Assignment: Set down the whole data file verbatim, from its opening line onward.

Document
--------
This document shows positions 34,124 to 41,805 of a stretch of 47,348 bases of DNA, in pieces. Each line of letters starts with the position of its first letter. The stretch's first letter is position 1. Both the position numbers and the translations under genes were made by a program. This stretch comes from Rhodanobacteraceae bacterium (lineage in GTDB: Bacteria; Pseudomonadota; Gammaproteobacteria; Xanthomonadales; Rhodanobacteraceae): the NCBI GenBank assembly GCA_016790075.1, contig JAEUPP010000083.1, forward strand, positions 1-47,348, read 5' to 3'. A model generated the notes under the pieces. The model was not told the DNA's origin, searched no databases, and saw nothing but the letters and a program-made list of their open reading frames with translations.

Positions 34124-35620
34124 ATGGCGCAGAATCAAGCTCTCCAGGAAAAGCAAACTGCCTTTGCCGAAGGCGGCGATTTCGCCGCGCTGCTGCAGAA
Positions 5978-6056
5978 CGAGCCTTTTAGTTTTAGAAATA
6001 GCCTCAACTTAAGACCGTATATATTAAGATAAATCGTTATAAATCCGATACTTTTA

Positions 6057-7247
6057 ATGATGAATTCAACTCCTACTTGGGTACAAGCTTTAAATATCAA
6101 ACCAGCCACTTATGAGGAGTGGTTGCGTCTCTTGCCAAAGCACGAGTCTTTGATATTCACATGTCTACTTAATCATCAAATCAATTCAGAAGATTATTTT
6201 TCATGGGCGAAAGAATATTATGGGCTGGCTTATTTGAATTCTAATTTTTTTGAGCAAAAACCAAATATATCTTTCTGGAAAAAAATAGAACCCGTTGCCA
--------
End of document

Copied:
This document shows positions 34,124 to 41,805 of a stretch of 47,348 bases of DNA, in pieces. Each line of letters starts with the position of its first letter. The stretch's first letter is position 1. Both the position numbers and the translations under genes were made by a program. This stretch comes from Rhodanobacteraceae bacterium (lineage in GTDB: Bacteria; Pseudomonadota; Gammaproteobacteria; Xanthomonadales; Rhodanobacteraceae): the NCBI GenBank assembly GCA_016790075.1, contig JAEUPP010000083.1, forward strand, positions 1-47,348, read 5' to 3'. A model generated the notes under the pieces. The model was not told the DNA's origin, searched no databases, and saw nothing but the letters and a program-made list of their open reading frames with translations.

Positions 34124-35620
34124 ATGGCGCAGAATCAAGCTCTCCAGGAAAAGCAAACTGCCTTTGCCGAAGGCGGCGATTTCGCCGCGCTGCTGCAGAA
Positions 5978-6056
5978 CGAGCCTTTTAGTTTTAGAAATA
6001 GCCTCAACTTAAGACCGTATATATTAAGATAAATCGTTATAAATCCGATACTTTTA

Positions 6057-7247
6057 ATGATGAATTCAACTCCTACTTGGGTACAAGCTTTAAATATCAA
6101 ACCAGCCACTTATGAGGAGTGGTTGCGTCTCTTGCCAAAGCACGAGTCTTTGATATTCACATGTCTACTTAATCATCAAATCAATTCAGAAGATTATTTT
6201 TCATGGGCGAAAGAATATTATGGGCTGGCTTATTTGAATTCTAATTTTTTTGAGCAAAAACCAAATATATCTTTCTGGAAAAAAATAGAACCCGTTGCCA